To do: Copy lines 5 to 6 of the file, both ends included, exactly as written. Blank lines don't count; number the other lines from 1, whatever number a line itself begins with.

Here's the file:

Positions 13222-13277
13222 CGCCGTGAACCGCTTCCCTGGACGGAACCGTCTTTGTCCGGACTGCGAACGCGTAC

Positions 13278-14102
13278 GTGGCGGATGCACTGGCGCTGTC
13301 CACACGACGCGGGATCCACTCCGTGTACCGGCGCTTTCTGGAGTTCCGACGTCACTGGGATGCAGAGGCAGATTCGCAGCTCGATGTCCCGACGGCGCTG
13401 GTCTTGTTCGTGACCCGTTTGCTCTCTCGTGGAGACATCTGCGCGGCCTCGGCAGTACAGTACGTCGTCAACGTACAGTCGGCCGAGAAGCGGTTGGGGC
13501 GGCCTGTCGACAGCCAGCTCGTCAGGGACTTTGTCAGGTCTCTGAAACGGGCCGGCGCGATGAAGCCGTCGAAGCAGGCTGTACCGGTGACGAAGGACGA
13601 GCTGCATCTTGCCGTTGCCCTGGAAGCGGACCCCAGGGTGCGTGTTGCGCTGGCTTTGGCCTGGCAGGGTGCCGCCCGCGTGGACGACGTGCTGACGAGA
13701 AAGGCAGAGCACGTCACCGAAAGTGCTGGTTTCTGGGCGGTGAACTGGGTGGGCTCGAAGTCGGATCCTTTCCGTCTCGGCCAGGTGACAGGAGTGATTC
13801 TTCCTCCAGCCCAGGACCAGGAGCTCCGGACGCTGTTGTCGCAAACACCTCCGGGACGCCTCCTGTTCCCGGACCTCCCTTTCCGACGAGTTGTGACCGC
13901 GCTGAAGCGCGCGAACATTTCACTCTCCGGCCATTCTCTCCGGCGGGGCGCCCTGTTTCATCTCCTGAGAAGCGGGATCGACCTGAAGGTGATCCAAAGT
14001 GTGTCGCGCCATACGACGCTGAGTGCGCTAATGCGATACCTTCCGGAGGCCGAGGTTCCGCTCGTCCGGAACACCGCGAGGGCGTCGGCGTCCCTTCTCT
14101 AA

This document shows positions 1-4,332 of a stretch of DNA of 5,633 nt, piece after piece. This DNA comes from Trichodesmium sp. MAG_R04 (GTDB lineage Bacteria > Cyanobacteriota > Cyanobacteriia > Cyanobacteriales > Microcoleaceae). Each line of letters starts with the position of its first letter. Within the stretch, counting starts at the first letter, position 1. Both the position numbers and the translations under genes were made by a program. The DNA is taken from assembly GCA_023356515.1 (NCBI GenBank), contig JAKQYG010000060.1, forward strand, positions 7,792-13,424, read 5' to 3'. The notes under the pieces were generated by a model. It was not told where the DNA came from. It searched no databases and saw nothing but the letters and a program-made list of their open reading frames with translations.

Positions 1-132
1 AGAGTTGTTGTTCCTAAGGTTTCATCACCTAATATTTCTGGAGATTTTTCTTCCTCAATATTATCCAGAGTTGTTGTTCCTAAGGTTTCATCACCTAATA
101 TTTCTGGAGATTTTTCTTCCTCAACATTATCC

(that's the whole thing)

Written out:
13301 CACACGACGCGGGATCCACTCCGTGTACCGGCGCTTTCTGGAGTTCCGACGTCACTGGGATGCAGAGGCAGATTCGCAGCTCGATGTCCCGACGGCGCTG
13401 GTCTTGTTCGTGACCCGTTTGCTCTCTCGTGGAGACATCTGCGCGGCCTCGGCAGTACAGTACGTCGTCAACGTACAGTCGGCCGAGAAGCGGTTGGGGC